Parents look elsewhere for summer bussing, bus drivers ‘holding their breath’
Some parents are planning carpools, students are tuning up their bicycles and getting their walking shoes ready, and school bus drivers are looking for summer employment elsewhere.
It looks as though there won’t be summer school transportation in the Tahoe Truckee Unified School District, and route cutbacks for the following school year are looking more and more likely.
“For summer school, I would suggest parents be prepared for the carpool,” said Tom Miller, director of transportation. “The particulars [about next year’s transportation] are taking form, but we’re not ready to present them.”
The school board recently passed a package of recommended reductions for the 2003-2004 school year, which included cuts in special education staffing, overtime budget and the district business office. Transportation cuts may include bringing in points of service, reducing the maintenance budget and energy savings.
“Transportation tends to be the first thing to go or a major thing to go,” said Barbara York, an 18-year school bus driver for Tahoe Truckee Unified.
“If those buses weren’t there, there’d be gridlock of smog-producing vehicles and a lot more tardy students,” York said.
Because the district encompasses such a large area, about 720 square-miles, many parents depend on transportation for their children, York said.
The two Truckee summer school locations, Truckee Elementary and Tahoe Truckee High, are a great distance from subdivisions like Glenshire and Floriston, and many working parents look to transportation so their children get to school.
“Of course we would prefer to have busing, but I understand it is a large general fund expenditure,” said Glenshire Elementary Principal Kathleen Gauthier.
One parent at Glenshire Elementary approached Gauthier about organizing a carpool, so she published the parent’s information in the school’s monthly newsletter.
Carol Hagan, the parent trying to organize the carpool, works in Reno and her husband works in Incline Village.
“The situation is, both of my children have to go to summer school, and because I work, I can’t pick them up,” she said.
Hagan said she hasn’t received any calls from parents, yet.
“I’m just keeping my kids enrolled until the last minute to see if anything works out,” she said.
Finding a summer job
“Everyone’s kind of holding their breath,” York said about her co-workers. “There’s breathing room in our contracts for reduction in hours.”
Miller – who heads the staff of approximately 50 bus drivers, maintenance crew and substitute drivers – said that although $260,000 of reductions are on the table for the transportation department, there shouldn’t need to be any layoffs in the 2003-2004 school year.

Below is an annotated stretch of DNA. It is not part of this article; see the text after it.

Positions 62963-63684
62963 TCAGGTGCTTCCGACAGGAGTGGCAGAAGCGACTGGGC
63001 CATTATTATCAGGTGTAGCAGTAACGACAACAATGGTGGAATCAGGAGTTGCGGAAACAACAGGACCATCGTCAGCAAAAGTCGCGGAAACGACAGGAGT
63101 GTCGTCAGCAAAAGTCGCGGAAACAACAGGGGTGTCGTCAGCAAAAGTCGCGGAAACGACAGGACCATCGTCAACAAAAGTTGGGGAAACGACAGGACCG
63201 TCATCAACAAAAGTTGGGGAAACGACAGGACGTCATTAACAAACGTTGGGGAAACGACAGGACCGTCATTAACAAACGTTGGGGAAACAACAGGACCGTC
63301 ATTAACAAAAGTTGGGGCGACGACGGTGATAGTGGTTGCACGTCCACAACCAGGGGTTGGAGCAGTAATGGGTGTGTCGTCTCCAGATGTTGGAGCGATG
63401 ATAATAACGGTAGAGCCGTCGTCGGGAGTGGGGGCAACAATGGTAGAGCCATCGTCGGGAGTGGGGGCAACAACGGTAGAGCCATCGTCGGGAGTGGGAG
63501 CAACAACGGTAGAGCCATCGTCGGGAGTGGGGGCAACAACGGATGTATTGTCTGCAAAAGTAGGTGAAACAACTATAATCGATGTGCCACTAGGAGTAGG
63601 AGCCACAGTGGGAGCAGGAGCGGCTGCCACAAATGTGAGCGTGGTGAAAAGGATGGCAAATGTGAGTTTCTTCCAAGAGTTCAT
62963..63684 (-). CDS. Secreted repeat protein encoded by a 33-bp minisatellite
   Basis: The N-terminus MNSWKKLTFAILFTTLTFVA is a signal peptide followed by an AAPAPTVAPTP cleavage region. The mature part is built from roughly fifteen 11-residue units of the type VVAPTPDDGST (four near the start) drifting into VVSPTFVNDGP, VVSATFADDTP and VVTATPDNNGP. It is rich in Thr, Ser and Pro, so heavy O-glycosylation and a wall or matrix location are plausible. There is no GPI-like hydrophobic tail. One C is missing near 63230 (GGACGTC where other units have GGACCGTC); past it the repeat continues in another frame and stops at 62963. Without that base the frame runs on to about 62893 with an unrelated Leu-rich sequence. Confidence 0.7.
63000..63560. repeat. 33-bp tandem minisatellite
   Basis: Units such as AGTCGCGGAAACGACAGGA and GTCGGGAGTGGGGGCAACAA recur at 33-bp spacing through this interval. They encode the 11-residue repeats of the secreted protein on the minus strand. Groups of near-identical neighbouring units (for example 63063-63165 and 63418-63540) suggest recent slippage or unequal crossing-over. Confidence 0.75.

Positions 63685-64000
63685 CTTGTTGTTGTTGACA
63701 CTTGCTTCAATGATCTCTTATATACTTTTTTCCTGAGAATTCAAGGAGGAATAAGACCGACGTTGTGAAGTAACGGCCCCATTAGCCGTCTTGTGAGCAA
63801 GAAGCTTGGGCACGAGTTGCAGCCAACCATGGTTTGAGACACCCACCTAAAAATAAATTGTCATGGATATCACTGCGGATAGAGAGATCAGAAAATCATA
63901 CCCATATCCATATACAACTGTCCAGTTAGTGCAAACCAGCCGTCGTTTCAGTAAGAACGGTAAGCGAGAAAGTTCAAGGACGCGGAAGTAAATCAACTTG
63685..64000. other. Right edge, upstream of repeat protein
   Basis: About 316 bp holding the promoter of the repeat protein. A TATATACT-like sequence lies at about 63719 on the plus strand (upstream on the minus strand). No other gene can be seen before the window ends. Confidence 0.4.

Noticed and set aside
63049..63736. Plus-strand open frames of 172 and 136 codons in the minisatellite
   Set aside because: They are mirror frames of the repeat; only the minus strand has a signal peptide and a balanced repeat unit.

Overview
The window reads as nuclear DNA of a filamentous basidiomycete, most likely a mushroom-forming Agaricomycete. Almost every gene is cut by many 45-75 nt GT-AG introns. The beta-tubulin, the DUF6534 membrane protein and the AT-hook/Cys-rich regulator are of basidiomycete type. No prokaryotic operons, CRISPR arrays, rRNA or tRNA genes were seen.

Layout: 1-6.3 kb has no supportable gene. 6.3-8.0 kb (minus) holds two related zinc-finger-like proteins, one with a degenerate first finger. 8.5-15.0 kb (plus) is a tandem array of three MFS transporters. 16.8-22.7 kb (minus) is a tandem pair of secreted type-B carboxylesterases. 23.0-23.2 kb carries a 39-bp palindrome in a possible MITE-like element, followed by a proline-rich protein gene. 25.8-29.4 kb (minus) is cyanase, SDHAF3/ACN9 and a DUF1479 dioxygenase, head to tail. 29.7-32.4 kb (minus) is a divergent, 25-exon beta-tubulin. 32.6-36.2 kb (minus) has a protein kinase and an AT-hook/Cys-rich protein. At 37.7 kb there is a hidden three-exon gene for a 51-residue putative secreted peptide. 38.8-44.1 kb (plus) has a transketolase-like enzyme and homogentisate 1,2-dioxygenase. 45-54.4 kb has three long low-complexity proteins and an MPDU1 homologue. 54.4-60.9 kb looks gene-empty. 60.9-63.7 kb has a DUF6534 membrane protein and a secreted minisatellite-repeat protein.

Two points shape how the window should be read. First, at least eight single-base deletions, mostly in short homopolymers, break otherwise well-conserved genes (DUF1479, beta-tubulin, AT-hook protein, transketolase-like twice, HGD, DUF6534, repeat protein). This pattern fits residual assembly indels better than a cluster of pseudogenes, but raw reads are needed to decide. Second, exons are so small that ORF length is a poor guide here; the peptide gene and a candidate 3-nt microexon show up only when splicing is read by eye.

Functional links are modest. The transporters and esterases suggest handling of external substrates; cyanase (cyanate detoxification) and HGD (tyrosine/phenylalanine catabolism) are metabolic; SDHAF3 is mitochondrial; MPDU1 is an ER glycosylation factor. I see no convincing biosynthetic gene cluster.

“At this point in the department, only one position will be gone. And that will be due to attrition, not layoffs,” Miller said.
It hasn’t stopped bus drivers from looking for employment elsewhere for the summer months.
Denise Clark, a 17-year special education bus driver, will have summer job security because the federal individual education plan mandates that school districts must provide home-to-school transportation for special needs students.
Her co-workers, however, are in a different situation.
“They’re trying to scramble to find jobs right now, driving fire buses, resort shuttles, hospital shuttles. Other people are talking about working as gardeners. It’s costly to live up here, so they’re trying to keep the paychecks coming in,” Clark said.
Usually the transportation department has posted a sign-up sheet for summer drivers by this time in the year, Clark said, but she hasn’t seen one yet.
“They’ve always offered summer school as an option for drivers,” she added.
*Jim! Let me know if the following part doesn’t make sense.*
After the summer, however, drivers can face shortened routes.
Bus driver Gary Perona said the funds saved on fuel and labor by shortening routes will be lost once the lake side buses are moved from North Tahoe High School – where the bus depot will be taken out due to renovation – to the new Truckee transportation hub next school year.
Then Lake Tahoe-side bus drivers will travel over Brockway Summit or 89 south to reach their stops and return to Truckee at the end of the day, more than doubling the distance they usually travel from the high school, said Perona, a seven-year driver with the district.
“The state budget crunch just magnifies the problem,” said Perona, who drives his routes on the lake side of the district.
“It all comes down to the overall lack of vision from the district,” he said.
Transportation director Miller said the department accounted for the funds to travel from the Truckee transportation hub to the lake routes before the list of budget cuts was decided. It was all part of the planning process for the new facility, he said.
Parents interested in organizing a carpool out of Glenshire should contact Carol Hagan by leaving a message at 582-5148.
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